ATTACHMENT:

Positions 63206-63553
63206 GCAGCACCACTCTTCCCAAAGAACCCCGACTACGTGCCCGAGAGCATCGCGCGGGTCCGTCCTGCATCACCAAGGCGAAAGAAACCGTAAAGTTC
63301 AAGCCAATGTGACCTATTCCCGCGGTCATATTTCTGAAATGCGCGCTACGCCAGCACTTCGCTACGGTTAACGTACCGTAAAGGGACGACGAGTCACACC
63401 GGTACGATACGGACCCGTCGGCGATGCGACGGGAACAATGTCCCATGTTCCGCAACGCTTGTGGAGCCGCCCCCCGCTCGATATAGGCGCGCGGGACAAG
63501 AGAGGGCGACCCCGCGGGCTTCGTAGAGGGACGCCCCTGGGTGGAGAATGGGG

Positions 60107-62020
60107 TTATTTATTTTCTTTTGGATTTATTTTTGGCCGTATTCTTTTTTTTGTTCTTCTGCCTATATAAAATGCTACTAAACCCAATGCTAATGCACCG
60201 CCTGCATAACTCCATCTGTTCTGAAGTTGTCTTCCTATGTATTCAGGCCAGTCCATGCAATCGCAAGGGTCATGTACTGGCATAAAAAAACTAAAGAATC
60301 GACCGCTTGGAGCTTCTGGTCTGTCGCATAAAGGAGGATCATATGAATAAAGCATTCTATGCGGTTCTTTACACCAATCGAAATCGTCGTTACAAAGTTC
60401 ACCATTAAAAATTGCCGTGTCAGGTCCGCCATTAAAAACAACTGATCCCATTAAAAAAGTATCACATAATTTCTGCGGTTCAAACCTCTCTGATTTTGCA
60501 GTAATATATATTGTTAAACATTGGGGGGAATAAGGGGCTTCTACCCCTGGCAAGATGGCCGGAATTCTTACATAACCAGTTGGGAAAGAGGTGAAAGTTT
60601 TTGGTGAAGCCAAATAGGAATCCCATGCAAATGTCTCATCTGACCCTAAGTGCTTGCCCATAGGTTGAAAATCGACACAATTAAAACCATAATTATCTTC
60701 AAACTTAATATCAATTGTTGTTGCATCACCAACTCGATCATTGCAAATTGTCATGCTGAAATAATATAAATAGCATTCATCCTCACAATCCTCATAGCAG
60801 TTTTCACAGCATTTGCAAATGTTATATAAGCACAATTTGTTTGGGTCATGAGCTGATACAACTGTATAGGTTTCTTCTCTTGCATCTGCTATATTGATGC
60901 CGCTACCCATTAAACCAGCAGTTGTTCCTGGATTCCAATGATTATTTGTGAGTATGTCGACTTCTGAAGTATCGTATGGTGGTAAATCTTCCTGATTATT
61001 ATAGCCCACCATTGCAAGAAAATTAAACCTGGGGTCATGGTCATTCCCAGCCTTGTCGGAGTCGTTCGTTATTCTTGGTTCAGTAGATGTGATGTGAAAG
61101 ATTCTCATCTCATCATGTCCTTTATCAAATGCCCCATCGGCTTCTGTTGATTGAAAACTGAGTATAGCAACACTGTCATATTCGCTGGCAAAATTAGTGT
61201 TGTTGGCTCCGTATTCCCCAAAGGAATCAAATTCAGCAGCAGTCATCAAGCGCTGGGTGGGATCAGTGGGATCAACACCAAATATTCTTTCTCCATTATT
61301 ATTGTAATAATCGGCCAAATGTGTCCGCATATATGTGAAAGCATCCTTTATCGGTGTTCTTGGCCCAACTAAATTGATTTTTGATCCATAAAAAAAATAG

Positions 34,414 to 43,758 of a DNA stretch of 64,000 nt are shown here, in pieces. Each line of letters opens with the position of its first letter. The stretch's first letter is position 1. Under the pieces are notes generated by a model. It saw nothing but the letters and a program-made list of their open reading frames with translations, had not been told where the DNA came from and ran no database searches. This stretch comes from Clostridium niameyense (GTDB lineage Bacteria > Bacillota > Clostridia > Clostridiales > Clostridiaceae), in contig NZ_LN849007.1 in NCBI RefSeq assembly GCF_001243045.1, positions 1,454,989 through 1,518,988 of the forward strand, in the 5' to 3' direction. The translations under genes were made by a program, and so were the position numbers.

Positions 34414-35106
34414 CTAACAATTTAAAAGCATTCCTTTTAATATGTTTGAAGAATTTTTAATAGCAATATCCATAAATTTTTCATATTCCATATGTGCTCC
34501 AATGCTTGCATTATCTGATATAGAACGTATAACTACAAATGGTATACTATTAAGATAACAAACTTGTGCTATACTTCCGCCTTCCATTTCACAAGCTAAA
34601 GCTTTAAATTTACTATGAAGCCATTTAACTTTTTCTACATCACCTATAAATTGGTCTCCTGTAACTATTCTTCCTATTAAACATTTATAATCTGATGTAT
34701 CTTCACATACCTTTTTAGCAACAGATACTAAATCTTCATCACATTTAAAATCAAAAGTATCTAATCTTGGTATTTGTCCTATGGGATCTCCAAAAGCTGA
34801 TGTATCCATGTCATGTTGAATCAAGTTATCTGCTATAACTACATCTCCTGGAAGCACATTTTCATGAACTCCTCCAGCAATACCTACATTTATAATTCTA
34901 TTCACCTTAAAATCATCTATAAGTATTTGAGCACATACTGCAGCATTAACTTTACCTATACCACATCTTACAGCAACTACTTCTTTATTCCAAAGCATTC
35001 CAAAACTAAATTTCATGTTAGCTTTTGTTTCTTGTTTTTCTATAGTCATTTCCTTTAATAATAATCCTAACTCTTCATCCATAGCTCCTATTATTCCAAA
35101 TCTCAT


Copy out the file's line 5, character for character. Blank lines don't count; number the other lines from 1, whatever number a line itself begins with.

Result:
63501 AGAGGGCGACCCCGCGGGCTTCGTAGAGGGACGCCCCTGGGTGGAGAATGGGG